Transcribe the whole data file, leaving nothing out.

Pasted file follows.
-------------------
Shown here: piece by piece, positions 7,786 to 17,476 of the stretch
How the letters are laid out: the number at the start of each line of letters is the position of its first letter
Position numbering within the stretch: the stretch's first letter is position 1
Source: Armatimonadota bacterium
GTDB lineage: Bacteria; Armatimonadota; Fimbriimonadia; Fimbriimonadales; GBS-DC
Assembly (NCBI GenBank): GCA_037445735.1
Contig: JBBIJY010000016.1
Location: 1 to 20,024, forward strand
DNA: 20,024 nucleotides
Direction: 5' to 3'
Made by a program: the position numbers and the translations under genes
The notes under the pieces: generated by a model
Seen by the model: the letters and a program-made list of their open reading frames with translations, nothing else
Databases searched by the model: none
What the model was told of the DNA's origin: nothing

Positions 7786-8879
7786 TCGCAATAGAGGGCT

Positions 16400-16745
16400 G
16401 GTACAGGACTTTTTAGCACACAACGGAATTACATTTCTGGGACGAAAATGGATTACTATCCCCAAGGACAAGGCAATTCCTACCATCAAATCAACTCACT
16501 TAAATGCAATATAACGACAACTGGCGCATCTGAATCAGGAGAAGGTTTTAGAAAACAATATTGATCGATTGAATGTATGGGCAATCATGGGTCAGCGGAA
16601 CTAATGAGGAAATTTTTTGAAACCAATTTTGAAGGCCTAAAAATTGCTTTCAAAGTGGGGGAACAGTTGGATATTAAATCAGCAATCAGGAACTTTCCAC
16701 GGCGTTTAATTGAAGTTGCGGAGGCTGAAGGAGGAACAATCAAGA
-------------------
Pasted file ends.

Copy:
Shown here: piece by piece, positions 7,786 to 17,476 of the stretch
How the letters are laid out: the number at the start of each line of letters is the position of its first letter
Position numbering within the stretch: the stretch's first letter is position 1
Source: Armatimonadota bacterium
GTDB lineage: Bacteria; Armatimonadota; Fimbriimonadia; Fimbriimonadales; GBS-DC
Assembly (NCBI GenBank): GCA_037445735.1
Contig: JBBIJY010000016.1
Location: 1 to 20,024, forward strand
DNA: 20,024 nucleotides
Direction: 5' to 3'
Made by a program: the position numbers and the translations under genes
The notes under the pieces: generated by a model
Seen by the model: the letters and a program-made list of their open reading frames with translations, nothing else
Databases searched by the model: none
What the model was told of the DNA's origin: nothing

Positions 7786-8879
7786 TCGCAATAGAGGGCT

Positions 16400-16745
16400 G
16401 GTACAGGACTTTTTAGCACACAACGGAATTACATTTCTGGGACGAAAATGGATTACTATCCCCAAGGACAAGGCAATTCCTACCATCAAATCAACTCACT
16501 TAAATGCAATATAACGACAACTGGCGCATCTGAATCAGGAGAAGGTTTTAGAAAACAATATTGATCGATTGAATGTATGGGCAATCATGGGTCAGCGGAA
16601 CTAATGAGGAAATTTTTTGAAACCAATTTTGAAGGCCTAAAAATTGCTTTCAAAGTGGGGGAACAGTTGGATATTAAATCAGCAATCAGGAACTTTCCAC
16701 GGCGTTTAATTGAAGTTGCGGAGGCTGAAGGAGGAACAATCAAGA